He is fifth in career three-point goals with 175 and will move up to fourth with 5 more three-pointers (Francisco Garcia, 180)...Twill is fourth in career assists at UofL with 493 and needs five assists to move up to third (DeJuan Wheat, 498).
Terrence is sixth in career steals with 183 and needs 8 steals to move up to fifth (Reece Gaines, 191) and then one more for fourth (Lancaster Gordon, 192). Following the Marquette win Williams had this to say: “We want to go out as champions. I’m excited about the position we’re in. We’ve been through a lot of wars and there’s a lot more basketball to play.”
Seton Hall (15-13, 6-10 BIG EAST) is coming off a 89-78 loss at the hands of Pittsburgh. Even before the Pittsburgh loss, coach Bobby Gonzalez was stumping for his squad’s inclusion in the postseason NIT.
Following the Pirates win at South Florida (although Seton Hall has six BIG EAST victories, all six have come against the bottom feeders of the conference, 12th thru 16th place) Gonzalez had this to say: “We still have some work to do… (But) We belong in the conversation.”
Georgetown is the only of the Pirates six BIG EAST wins against a team with a winning record. That win over the Hoyas was the start of a five game winning streak that propelled the Pirates into postseason contention. Since however they have lost four of five and finish with this game and at Cincinnati to end the regular season.
Sophomore guard Jeremy Hazell, who recently became Seton Hall’s 37th career 1,000 point scorer, is averaging a team-leading 22.7 points while shooting 36.1 % from downtown.
Junior forward Robert “Stix” Mitchell, a transfer from Duquesne who was the Atlantic-10 Rookie of the Year in 2006-'07 when UofL asst. coach Richard Pitino was with the Dukes, averages 14.3 points and a team-leading 8.2 rebounds. And junior guard Eugene Harvey puts up 12.2 points per game to go along with a team-high 4.8 assists per contest.
Seton Hall’s loss to No. 1 Pittsburgh dropped the Pirates to 2-8 this season against teams ranked in the Associated Press Top-25. They defeated No. 19 USC on Nov. 20, lost to No. 12 Memphis, fell at No. 13 Syracuse, lost to No. 18 Villanova, lost to No. 13 Notre Dame, lost at No. 4 UConn, defeated No. 12 Georgetown on Jan. 25, lost to No. 1 UConn, lost to No. 10 Marquette and lost to No. 1 Pittsburgh. All-time, Seton Hall is 64-202 (.241) against teams ranked in the AP Top-25.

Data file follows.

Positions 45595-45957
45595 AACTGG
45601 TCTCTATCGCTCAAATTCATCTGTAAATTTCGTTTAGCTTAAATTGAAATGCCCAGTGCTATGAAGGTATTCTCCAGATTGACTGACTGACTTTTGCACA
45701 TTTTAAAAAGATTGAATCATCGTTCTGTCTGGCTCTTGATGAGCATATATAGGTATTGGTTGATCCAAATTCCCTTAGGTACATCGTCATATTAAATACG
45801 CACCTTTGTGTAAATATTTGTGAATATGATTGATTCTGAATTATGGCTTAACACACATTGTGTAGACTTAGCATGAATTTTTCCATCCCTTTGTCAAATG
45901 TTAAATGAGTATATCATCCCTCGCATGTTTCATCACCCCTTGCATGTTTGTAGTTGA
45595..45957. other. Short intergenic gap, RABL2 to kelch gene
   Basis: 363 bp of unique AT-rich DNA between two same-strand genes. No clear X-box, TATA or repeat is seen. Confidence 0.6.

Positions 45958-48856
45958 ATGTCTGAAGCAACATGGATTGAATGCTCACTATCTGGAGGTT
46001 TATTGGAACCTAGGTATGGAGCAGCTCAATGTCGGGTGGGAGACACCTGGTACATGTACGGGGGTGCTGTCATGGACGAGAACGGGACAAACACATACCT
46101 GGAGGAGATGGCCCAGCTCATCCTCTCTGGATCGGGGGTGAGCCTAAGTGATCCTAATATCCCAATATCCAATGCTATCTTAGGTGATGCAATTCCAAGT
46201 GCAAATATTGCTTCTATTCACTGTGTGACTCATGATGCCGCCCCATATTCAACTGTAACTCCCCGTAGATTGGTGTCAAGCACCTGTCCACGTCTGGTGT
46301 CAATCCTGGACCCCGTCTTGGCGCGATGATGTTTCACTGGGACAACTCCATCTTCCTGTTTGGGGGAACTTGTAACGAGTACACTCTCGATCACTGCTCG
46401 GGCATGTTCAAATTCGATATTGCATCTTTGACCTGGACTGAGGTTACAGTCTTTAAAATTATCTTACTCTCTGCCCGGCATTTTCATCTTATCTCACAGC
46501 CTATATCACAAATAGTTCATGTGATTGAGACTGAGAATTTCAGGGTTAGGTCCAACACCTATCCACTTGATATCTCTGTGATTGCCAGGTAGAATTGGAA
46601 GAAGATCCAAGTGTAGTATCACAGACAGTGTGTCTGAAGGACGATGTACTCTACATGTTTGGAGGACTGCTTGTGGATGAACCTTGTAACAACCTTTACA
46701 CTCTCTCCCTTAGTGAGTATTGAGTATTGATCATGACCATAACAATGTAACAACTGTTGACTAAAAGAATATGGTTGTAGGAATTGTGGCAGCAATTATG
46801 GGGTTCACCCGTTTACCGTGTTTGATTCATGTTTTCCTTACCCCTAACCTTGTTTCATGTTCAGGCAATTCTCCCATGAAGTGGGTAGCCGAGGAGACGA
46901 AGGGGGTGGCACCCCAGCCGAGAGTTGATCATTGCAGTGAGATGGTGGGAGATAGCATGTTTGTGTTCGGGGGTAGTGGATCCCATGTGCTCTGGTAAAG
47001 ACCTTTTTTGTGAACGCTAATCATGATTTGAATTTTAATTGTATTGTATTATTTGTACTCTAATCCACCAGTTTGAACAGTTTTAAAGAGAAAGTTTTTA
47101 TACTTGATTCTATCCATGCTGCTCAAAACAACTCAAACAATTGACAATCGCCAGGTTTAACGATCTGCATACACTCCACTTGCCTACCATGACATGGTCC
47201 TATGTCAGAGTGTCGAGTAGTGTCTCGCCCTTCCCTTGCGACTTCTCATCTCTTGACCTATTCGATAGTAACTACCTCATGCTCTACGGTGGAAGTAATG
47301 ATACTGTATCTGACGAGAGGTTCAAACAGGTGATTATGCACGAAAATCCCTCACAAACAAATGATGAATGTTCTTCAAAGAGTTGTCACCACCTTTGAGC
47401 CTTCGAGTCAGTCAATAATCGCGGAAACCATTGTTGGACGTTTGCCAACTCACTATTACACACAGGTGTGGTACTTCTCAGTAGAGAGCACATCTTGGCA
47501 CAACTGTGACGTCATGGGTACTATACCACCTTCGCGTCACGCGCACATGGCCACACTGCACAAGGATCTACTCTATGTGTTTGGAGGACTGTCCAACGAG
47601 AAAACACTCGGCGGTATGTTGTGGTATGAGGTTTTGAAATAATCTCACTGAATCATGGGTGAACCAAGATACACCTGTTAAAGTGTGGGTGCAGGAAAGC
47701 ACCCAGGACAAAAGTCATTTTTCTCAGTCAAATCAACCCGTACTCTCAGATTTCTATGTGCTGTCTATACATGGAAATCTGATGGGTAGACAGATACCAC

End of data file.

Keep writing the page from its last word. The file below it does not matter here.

Seton Hall has done an excellent job of protecting the ball this season. To date, the Pirates rank third in the BIG EAST in turnover margin. They’re averaging only 12.1 per game while forcing 15.1 turnovers per game. Seton Hall is for the third straight year, towards the top of the BIG EAST Conference in steals per game average.
The Pirates are averaging 8.6 steals per game which is second-best in the conference. Seton Hall finished the 2006-07 and 2007-08 seasons as the BIG EAST steals leader.
Bobby E’s Gamebreaker: POINTS IN THE PAINT!!!
It doesn’t take a basketball genius to see that the Pirates are a small basketball team. Seton Hall doesn’t have a lot of size and tends to have problems on the glass, and looks to mitigate those issues by shooting the ball well and scoring in transition.
Louisville needs to effectively press the Pirates and establish the inside game rather than try and match Seton Hall shot for shot.
Although the Cardinals should still be 10 points better than the Pirates if they take that route, if they let Hazell go off for 29 like he did last year, the Pirates could cost Louisville the BIG EAST Championship for the second year in a row.
Whatever style of play the Cardinals go with they seem to emerge victorious. “We can play fast and we can play slow,” coach Rick Pitino said. “If we’re in a fight with Pittsburgh or Marquette, we can hold our own. If we’re in a running game, we can hold our own.”
The game will be televised on the BIG EAST Network (WHAS-TV locally) with Bob Picozzi (play-by-play) and Mark Adams (color) calling the action. You can also hear the game broadcast on WHAS (840 AM) by Paul Rogers (play-by-play) and Bob Valvano (color) or on SIRIUS satellite ch. 127.